Here is from their abstract:
Theory predicts that under optimal conditions the performance compares favorably with the best thermoelectrics. Because of the low hysteresis of the alloy, a promising area of application of this concept appears to be energy conversion at small T, suggesting a possible route to the conversion of the vast amounts of energy stored on earth at small temperature difference.
StandingBear
2 / 5 (1) Jun 22, 2011
I think Mr Yevgen means 'delta T', but main idea highly practical. Waste heat shows up in engineering calc as part of what is later called 'lost work', and is highly significant when taken in macro.
Nikola
1 / 5 (2) Jun 22, 2011
Wow. What has yet to be discovered?
binghamjames
2 / 5 (5) Jun 22, 2011
I feel this is absolutely huge in many ways. By converting waste heat back into energy you are able to immensely increase the efficiency of almost any type of heat generating device or vehicle. For example imagine incorporating this alloy into the body of an SR-71 or other high speed aircraft. As the craft heats up it will have a correspondingly higher increase in electric energy being produced and converted into it's electric engine which is transferred to a greater rate of thrust. The craft wouldn't have to store nearly the amount of propellant and thus would be much lighter and faster.
blackwater
not rated yet Jun 22, 2011
Still getting my head around the whole concept but i am wondering would it be possible to create a thin sheet of this metal and paint it flat black an use it as some sort of solar energy converter?
NotAsleep
not rated yet Jun 22, 2011
To be clear, the basic reason this works is that heat is moving from "hot" to "cold", thereby forming a heat gradient. This wouldn't be practical on any airliner since the air is actually quite warm at the contact point with the plane and we'd end up pumping heat inside, something we try to avoid by using insulators (for an extreme example, think the space shuttle entering orbit). This is also the reason it wouldn't work like you're expecting on refrigerators.

Some materials can be used as "heat pumps" and work in the opposite way: using electricity to push heat in a direction opposite to what it normally would.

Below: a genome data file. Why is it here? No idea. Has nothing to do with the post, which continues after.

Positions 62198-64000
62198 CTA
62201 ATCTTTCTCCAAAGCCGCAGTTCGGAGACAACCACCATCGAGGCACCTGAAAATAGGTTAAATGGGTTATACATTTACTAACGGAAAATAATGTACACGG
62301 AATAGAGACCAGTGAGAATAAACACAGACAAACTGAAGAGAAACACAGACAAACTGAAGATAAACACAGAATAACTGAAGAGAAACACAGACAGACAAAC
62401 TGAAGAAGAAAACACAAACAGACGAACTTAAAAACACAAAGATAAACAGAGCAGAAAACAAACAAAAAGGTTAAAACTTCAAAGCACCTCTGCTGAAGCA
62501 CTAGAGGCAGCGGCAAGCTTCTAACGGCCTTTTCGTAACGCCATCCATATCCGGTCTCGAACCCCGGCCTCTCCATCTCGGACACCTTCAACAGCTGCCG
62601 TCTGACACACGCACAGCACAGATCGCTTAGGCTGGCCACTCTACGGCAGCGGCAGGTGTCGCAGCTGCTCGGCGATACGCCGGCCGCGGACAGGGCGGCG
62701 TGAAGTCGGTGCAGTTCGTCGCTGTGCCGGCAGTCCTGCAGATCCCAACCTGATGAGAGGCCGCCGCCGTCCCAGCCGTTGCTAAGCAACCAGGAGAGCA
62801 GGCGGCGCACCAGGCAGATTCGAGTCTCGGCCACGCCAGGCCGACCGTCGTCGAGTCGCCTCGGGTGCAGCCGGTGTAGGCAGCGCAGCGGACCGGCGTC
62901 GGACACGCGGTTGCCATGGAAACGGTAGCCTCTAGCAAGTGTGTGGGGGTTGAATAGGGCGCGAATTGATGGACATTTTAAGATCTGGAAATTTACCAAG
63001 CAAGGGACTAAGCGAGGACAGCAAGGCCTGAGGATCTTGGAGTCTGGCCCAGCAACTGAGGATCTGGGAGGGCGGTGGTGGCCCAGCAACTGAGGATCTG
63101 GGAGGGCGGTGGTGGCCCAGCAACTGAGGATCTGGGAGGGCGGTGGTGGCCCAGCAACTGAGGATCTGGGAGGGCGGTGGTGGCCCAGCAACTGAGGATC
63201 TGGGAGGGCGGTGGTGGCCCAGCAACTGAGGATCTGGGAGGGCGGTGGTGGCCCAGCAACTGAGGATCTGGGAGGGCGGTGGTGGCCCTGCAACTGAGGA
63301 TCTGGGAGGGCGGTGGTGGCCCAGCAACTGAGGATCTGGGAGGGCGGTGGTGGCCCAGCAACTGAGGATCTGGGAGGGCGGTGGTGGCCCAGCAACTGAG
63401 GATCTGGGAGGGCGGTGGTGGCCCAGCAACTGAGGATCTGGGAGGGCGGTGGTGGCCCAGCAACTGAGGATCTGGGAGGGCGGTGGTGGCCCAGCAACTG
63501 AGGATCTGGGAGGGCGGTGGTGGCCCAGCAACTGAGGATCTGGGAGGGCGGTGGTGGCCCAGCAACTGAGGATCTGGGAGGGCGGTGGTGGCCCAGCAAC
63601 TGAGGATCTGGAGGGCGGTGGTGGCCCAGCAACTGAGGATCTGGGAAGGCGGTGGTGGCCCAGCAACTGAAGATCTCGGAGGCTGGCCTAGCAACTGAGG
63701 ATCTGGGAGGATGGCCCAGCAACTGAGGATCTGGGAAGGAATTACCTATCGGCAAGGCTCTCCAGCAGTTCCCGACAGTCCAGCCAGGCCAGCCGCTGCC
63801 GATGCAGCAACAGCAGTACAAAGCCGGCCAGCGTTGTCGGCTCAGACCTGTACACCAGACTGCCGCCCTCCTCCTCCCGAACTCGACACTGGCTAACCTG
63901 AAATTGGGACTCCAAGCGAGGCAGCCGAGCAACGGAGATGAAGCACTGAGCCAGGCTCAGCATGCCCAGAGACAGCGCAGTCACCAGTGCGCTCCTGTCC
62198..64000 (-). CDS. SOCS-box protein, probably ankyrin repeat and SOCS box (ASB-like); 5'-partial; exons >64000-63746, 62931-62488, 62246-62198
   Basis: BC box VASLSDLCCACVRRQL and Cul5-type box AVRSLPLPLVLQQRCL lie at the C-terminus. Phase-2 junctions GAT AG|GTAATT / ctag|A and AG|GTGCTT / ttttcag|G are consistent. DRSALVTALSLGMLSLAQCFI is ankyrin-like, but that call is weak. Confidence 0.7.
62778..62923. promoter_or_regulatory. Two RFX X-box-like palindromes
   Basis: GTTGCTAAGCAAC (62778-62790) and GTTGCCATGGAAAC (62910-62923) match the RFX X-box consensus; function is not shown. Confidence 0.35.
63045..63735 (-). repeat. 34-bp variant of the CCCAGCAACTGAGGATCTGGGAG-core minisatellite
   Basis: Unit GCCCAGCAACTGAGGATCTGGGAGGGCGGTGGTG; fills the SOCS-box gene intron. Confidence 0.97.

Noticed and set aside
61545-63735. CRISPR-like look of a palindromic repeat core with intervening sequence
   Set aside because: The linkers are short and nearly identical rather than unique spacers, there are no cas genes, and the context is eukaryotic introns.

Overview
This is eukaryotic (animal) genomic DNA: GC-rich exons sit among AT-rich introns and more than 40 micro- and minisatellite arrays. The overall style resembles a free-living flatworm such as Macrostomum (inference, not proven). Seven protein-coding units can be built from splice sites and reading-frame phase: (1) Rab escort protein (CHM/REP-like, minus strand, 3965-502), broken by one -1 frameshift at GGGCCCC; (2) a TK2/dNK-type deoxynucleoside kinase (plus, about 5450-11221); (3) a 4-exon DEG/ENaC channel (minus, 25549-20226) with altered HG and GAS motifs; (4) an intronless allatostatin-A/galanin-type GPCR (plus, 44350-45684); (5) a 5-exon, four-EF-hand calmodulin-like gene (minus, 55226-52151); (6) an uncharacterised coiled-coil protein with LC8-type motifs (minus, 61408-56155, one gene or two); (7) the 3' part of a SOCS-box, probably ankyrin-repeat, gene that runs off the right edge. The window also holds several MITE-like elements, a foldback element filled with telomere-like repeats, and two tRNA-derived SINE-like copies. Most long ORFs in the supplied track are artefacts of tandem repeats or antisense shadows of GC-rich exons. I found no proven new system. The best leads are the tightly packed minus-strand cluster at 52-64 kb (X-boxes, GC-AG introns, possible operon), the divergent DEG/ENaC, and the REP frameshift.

This particular material is interesting for only two reasons: it is more efficient and it becomes magnetic while being used. The magnetism may be the more useful of the two...
NotAsleep
4 / 5 (1) Jun 22, 2011
Still getting my head around the whole concept but i am wondering would it be possible to create a thin sheet of this metal and paint it flat black an use it as some sort of solar energy converter?

In theory, yes, although traditionally these "heat to energy" devices produce very little energy. Even if you paint one side black, metal tends to reach equilibrium with itself very quickly, hence the reason you don't touch the kettle while the burner is on. You'd be much better off using traditional solar energy.
nothingness
not rated yet Jun 22, 2011
I know it is probably not economically feasible to build, but I've always wondered the extent of power generation by making a "thermospire", a thermoelectric tower reaching from sea level, all the way into the upper atmosphere. you could also attach PV modules on its spine; Unless it is more meaningful to have more extreme temperature differences among smaller area/volumes
typicalguy
not rated yet Jun 22, 2011
How much would it cost to produce this material?
MorituriMax
not rated yet Jun 22, 2011
I've been reading these articles for the past couple of years, and whenever I see
"..is in the early stages of development, but it could have wide-sweeping impact on creating.."
I just shake my head, knowing we'll never see anything more than this article.
skajam66
5 / 5 (1) Jun 22, 2011
It isn't clear from the article what they mean by hysteresis. It could mean that there is a time lag from the time that the critical temperature is reached to when the material actually flips to magnetic or it could mean that the temperature at which it flips to magnetic is higher than the temperature at which it flops back (to non-magnetic). I suspect they mean the latter.
Nik_2213
not rated yet Jun 22, 2011
Sounds like they could make a pretty, if inefficient, heat-engine to rival those shelf-top 'Stirling' machines by arranging studs of this material on the rim of a wheel and placing a ferromagnetic material and modest heat-source nearby...
robbor
1 / 5 (1) Jun 22, 2011
how about packing these things in an attic...fantastic in the summer
Deesky
5 / 5 (1) Jun 22, 2011
I'm not sure what sets this apart from existing thermoelectric systems. They even say so:
Theory predicts that under optimal conditions the performance compares favorably with the best thermoelectrics.

So you need 'optimal' conditions to match 'favorably' with existing thermoelectrics. Which means, efficiency is still very low and also that its use will remain limited to niche applications.
kaasinees
1 / 5 (1) Jun 22, 2011
how arent they sure it got its magnetism from storing it?
it looks like a copper plate what they are heating it with.
it might as well be acting like a capacitor.
antonima
not rated yet Jun 23, 2011
I wonder if it surpasses the maximum carnot efficiency.
BTW if any of you guys feel strongly about entropy, google 'fluctuation theorem'. There is always the possibility of entropy decreasing.
explainer
5 / 5 (1) Jun 23, 2011
Phase change materials usually have a life span limited by the number of cycles before failure. I wonder how many cycles this material can handle? The hysteresis issue would also limit the life cycle, slowly degrading the material. Wait and see if anything follows from this.